Why Smart People Make Bad Decisions
By Morgan Housel Nov 1, 2016
“One of the most persistent fallacies is the reflexive association of wealth with wisdom,” investor Ed Borgato tweeted this week.
Another is the association between intelligence and good decisions.
Not only are they two separate things, but there are instances where high intelligence prevents people from making better decisions.
Here are two I’ve seen.
1. Intelligence increases the ability to fool yourself with elaborate stories about why something happened.
Average people can often learn faster than the super intelligent, because the super intelligent try to cram the real world into the theories they’ve been taught, while average folks are better at accepting the real world at face value.
Here’s the thing: We judge others based solely on their actions, but when judging ourselves we have an internal dialogue that justifies our mistakes and bad decisions.
If you’re a fund manager who earned terrible returns, I may be able to instantly point out what went wrong: Buying during a bubble, selling during a panic, not enough diversification, whatever.
But if I’m a fund manager who earns terrible returns, I can tell myself a story justifying my decisions and explaining the outcome. “The Fed distorted the economy” I might say, or “Look at my model. It’s the market that’s wrong!”
Two things come from this.
One, we think of ourselves as less flawed than other people, because we rarely hear the internal justifications other people have for their mistakes, but we’re keenly aware of our own.
Two, the smarter and more creative we are, the more elaborate stories we can tell ourselves to justify our poor decisions.
A normal person could never predict 19 of the last two bear markets and still consider themselves a market oracle. You need an advanced degree and an Excel model with 100 tabs to justify that kind of mental gymnastics.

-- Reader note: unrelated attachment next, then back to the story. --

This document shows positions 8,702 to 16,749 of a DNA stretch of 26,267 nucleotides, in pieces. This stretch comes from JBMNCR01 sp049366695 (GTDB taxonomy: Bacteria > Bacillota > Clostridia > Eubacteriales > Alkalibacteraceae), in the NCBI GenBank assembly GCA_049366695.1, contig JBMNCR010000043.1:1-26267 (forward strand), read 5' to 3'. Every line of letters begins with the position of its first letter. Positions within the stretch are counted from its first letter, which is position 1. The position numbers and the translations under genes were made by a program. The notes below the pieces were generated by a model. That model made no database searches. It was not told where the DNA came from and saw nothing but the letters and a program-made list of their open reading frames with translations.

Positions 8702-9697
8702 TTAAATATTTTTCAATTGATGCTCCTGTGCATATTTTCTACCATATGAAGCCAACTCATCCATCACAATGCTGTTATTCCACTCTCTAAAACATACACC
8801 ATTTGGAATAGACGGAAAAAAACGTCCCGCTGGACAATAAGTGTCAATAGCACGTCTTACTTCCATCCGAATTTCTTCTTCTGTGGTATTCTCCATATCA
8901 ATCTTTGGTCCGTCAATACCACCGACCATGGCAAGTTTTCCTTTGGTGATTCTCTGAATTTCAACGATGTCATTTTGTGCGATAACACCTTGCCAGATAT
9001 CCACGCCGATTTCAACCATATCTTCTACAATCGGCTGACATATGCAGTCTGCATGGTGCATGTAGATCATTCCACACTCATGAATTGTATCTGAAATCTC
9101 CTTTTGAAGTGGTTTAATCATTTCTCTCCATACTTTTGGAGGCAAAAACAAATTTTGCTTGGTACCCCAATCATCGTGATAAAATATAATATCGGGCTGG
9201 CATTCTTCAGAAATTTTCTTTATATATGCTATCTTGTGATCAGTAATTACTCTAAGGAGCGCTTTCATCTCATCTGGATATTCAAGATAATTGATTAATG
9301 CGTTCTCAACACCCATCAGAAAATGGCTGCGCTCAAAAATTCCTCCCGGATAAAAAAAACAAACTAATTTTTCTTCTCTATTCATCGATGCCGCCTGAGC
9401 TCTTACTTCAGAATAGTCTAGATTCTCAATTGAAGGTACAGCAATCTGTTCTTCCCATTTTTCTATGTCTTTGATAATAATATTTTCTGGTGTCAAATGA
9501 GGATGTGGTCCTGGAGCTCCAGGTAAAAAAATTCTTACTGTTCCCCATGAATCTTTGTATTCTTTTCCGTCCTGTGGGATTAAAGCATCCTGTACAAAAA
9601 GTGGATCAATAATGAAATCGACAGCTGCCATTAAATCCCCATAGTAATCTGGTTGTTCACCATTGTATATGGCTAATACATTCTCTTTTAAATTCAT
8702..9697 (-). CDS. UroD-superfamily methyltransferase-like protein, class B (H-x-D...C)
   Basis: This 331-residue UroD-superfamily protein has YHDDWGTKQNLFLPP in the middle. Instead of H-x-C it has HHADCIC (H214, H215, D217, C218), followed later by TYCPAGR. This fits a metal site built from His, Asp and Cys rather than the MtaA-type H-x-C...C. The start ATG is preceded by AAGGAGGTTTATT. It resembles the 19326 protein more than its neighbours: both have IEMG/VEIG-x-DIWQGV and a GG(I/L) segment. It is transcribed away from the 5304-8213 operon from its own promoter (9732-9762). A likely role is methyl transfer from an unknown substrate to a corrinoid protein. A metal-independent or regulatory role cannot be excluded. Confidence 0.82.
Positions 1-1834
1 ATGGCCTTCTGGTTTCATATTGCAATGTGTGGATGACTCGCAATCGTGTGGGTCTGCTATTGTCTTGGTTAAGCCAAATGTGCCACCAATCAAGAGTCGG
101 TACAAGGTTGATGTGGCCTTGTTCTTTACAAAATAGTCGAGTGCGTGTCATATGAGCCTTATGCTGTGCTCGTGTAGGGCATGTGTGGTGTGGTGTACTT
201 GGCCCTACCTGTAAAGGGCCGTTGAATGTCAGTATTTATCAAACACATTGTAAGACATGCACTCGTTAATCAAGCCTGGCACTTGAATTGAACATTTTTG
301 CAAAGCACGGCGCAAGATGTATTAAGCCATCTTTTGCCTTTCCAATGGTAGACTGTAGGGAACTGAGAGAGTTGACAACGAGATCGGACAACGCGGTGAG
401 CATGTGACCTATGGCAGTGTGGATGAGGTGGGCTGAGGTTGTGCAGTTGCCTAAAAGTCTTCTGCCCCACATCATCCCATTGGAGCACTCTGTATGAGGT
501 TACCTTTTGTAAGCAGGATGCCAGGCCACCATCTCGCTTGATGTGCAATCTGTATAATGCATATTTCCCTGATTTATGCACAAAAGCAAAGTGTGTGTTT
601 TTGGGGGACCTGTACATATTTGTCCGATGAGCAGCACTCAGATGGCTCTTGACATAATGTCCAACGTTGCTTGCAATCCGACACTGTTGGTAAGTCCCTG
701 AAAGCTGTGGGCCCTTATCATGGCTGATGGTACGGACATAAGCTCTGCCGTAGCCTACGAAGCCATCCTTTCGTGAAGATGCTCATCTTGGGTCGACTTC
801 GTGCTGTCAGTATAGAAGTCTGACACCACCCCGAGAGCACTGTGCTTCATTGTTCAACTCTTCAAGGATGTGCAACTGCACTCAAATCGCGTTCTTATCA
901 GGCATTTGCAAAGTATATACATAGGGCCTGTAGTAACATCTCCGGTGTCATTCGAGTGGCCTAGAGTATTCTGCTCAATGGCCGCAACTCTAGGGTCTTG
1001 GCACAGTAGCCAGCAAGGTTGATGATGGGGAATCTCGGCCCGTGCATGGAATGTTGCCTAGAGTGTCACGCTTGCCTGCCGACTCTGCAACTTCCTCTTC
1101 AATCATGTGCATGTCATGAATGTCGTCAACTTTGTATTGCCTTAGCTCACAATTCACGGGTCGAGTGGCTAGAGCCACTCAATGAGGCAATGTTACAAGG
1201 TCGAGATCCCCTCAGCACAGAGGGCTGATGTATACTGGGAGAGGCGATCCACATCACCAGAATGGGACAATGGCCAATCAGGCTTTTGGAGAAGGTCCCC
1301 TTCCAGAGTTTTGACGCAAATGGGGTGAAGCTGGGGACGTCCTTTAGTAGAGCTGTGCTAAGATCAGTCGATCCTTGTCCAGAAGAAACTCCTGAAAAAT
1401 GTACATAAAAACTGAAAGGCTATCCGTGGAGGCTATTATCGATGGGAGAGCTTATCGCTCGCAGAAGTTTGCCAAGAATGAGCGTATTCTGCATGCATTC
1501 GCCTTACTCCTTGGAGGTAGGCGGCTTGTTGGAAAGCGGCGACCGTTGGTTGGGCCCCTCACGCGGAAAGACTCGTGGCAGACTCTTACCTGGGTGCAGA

A normal person isn’t capable of leveraging their portfolio 100-to-1, losing everything when the market sneezes, and blaming it on a 25-sigma event. You need a PhD in physics to convince yourself of that.
When you’re blessed with intelligence you’re also cursed with the ability to use it to concoct intricate – and often false – stories about why things happened. Especially stories justifying why you, Mr. Smartypants, made a mistake.
2. Intelligence pushes you toward the idea that complex problems require complex solutions.
Try spending a quarter million dollars on a PhD program and then devoting your career to telling people that you can’t predict the economy, or that they should just buy index funds.
It must be hard. You worked hard and spent a fortune learning something complex, and you want to use what you were taught.
But some of the most complex problems require the simplest solutions, since simple solutions are the ones that navigate around – rather than trying to steer through – parts of a problem that are fundamentally unknowable.
The brilliance of a dollar cost averaging strategy is not that it knows what the market will do next. It’s that it doesn’t need to know for it to work.
Robert Weinberg, a brilliant MIT cancer researcher, once explained why people like himself aren’t interested in simple solutions, even when they’re effective:
Persuading somebody to quit smoking is a psychological exercise. It has nothing to do with molecules and genes and cells, and so people like me are essentially uninterested in it – in spite of the fact that stopping people from smoking will have vastly more effect on cancer mortality than anything I could hope to do in my own lifetime.
The irony of some of our biggest problems is that they have solutions too simple for the people working on them to find intellectually stimulating. The same is true for companies that can innovate like geniuses but consider brand, UX, and marketing too simpleminded to care about.
Even when a problem requires a complex solution, the ability to communicate it in simple terms is indispensable to getting people to take you seriously. Albert Einstein, Warren Buffett, and Steve Jobs are all brilliant, but a lot of people are brilliant.
What made them famous is their ability to distill complexity into something elegant and simple enough for average people to understand, or even use.
Sometimes I wonder: How many academics have discovered something amazing, but written it in a paper that’s so dense and complex that no one else can understand it?
A lot, I imagine.
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